It is worth pointing out a few things:
* The average individual does not understand the law.
* The average individual thinks they have a solid understanding of the law.
The question was posed: Is a phrase really trademark-able?
The answer, like most things involving the law (and or lawyers) is "Sometimes."
If you look at that link, most of the comments are fanboyish, and many of them confuse copyright with trademark. However, there are at least two notably useful comments. Specifically, the comment from "Elizabeth Potts Weinstein" is on point, but it is worth quoting "Jeff G"'s response (which he quotes from: http://cyber.law.harvard.edu/metaschool/fisher/domain/tm.htm):
“The standard is “likelihood of confusion.” To be more specific, the use of a trademark in connection with the sale of a good constitutes infringement if it is likely to cause consumer confusion as to the source of those goods or as to the sponsorship or approval of such goods. In deciding whether consumers are likely to be confused, the courts will typically look to a number of factors, including: (1) the strength of the mark; (2) the proximity of the goods; (3) the similarity of the marks; (4) evidence of actual confusion; (5) the similarity of marketing channels used; (6) the degree of caution exercised by the typical purchaser; (7) the defendant’s intent.”
Now, for simplicity, you can usually sum it up the trademark usage check process like this:
* Does the use of the trademark fall within the set guidelines for Fair Use? (in the US, this is defined by the terms of the Lanham Act, and the interpretations established in case law)
* Is the trademark being used in a way that might confuse another product in the same space? (e.g. I can't call my new soda "Croca Cola" or "Popsi")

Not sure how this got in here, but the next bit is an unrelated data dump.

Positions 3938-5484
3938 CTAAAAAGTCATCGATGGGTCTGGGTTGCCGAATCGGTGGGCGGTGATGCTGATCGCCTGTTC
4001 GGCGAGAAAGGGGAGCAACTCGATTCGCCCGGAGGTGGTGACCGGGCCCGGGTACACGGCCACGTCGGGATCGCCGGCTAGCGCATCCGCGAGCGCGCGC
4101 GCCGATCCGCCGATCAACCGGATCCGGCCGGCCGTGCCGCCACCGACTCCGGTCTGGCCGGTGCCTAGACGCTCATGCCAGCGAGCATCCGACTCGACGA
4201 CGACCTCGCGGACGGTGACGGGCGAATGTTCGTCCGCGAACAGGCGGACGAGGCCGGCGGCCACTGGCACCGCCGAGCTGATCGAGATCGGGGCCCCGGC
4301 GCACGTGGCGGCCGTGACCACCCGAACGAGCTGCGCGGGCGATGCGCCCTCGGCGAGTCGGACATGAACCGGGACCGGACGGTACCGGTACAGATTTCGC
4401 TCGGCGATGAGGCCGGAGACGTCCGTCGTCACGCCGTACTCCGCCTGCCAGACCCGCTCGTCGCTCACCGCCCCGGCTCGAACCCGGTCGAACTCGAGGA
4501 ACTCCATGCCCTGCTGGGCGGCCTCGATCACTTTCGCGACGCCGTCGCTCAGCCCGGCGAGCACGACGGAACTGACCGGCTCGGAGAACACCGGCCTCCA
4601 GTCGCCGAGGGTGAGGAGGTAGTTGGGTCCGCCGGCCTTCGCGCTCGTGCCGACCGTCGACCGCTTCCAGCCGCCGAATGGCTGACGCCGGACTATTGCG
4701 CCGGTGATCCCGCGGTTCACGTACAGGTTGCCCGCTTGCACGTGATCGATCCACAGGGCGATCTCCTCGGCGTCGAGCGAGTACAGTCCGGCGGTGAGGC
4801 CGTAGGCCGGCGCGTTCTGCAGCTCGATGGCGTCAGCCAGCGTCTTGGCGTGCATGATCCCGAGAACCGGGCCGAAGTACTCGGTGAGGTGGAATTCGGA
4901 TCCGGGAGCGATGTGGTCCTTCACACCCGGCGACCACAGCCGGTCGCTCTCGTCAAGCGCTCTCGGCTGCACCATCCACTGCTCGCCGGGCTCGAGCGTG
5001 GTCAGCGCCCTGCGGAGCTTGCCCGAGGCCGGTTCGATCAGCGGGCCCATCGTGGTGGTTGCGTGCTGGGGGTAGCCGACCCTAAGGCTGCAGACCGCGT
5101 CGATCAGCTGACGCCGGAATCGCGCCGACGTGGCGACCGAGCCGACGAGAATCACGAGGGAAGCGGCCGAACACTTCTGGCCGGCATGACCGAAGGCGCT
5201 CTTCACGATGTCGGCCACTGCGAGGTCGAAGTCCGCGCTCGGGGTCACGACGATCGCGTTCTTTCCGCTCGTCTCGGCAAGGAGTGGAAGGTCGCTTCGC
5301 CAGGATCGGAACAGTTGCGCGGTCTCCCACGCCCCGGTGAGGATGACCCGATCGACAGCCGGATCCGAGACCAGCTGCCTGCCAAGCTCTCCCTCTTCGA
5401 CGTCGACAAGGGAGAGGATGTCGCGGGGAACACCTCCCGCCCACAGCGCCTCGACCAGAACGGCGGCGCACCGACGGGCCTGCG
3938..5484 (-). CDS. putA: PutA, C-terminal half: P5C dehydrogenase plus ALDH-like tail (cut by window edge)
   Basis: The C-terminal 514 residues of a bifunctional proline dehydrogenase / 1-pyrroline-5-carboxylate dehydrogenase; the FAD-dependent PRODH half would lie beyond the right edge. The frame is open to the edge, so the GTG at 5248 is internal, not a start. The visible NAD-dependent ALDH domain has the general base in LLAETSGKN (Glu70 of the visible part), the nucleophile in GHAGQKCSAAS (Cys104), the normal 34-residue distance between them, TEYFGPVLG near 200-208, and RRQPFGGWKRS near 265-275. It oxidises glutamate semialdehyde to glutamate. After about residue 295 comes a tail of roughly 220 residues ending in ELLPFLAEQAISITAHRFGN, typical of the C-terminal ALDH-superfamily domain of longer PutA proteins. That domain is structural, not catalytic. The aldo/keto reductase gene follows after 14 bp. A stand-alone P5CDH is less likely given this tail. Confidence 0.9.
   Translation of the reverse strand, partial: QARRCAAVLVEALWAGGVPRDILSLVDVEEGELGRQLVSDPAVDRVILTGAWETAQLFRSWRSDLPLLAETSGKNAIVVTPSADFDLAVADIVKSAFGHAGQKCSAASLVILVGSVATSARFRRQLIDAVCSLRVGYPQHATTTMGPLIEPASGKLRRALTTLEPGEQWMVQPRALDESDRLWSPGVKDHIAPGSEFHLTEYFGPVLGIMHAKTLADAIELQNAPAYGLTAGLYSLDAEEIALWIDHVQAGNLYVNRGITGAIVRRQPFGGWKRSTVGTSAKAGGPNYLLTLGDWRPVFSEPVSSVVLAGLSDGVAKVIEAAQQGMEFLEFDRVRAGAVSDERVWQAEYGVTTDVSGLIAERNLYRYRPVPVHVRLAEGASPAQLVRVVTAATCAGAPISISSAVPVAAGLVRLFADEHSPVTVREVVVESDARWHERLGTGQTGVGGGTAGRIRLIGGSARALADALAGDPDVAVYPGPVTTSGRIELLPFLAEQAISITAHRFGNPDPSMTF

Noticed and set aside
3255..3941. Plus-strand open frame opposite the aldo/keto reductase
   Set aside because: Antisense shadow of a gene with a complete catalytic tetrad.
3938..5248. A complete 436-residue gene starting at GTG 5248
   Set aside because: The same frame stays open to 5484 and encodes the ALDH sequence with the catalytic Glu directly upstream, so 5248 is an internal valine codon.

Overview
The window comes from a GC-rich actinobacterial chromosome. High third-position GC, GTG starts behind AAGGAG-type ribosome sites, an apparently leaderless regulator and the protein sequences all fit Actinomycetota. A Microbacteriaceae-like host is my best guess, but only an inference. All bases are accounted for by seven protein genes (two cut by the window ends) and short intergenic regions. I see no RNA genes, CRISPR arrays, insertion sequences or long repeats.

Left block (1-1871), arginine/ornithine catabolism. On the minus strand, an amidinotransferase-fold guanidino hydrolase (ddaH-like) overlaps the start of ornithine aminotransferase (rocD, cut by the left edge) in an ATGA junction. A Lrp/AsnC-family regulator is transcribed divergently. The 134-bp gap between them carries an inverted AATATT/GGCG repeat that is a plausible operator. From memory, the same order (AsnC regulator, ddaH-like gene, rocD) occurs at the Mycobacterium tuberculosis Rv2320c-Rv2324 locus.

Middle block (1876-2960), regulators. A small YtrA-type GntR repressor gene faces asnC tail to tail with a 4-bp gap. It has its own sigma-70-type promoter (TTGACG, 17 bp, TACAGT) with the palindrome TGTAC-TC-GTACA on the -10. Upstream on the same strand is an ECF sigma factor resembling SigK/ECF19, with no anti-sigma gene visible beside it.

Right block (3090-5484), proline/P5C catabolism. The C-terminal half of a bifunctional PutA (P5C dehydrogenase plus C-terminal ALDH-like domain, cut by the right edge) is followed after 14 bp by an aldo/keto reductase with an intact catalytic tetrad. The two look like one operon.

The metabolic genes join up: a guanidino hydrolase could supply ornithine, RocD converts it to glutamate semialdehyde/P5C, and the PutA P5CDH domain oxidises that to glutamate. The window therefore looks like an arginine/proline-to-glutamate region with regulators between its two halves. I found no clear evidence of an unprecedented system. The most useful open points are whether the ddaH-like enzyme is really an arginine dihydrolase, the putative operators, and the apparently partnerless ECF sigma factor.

For how Leo used it in Twittering, they easily meet both criteria (it is clearly Fair Use, and the scope of the Twitter is well outside that of published works, no one will confuse a 180 character Tweet for someone else's book.)
So, even if "Fedora Is Awesome" is trademarkable as a book title, as long as no one tries to use it in their own book title (e.g. "Why Fedora Is Awesome") without permission, or make confusing derivations as book titles ("Fedora Is Awwsum"), they're almost certainly fine.
Recently, I had to notify someone that their chosen name for a rebuild of Fedora, "Cowboy Hat Linux", was not okay. If we run it past the same simplified tests, it is clear why:
* They're not explicitly using "Red Hat Linux", so they aren't trying to qualify as a Fair Use case. (They were, however, using Fedora's trademarks to describe itself.)
* The term is clearly in the same space as Red Hat Linux (it is a Linux distribution), and it is confusing (as would be terms that rhymed (Dead Rat Linux) or terms with single words replaced (Fish Hat Linux).
The individual was amenable to the situation, and ended up dropping the "Hat" from the name to avoid confusion (Cowboy Linux is acceptable). In addition, I did not hit him with a form letter to Cease and Desist, we had a conversation about Fedora's concerns, and came to an happy resolution.
So, to bring this back to Leo's Tweet, is the phrase "Feel the Fear and Do It Anyway" trademarkable? Yes, within the scope of its use as a book title. Does Leo's Tweet infringe upon that trademark? Nope.
IANAL, I just help Fedora out with their legal issues, and serve as a liason to Red Hat Legal on such matters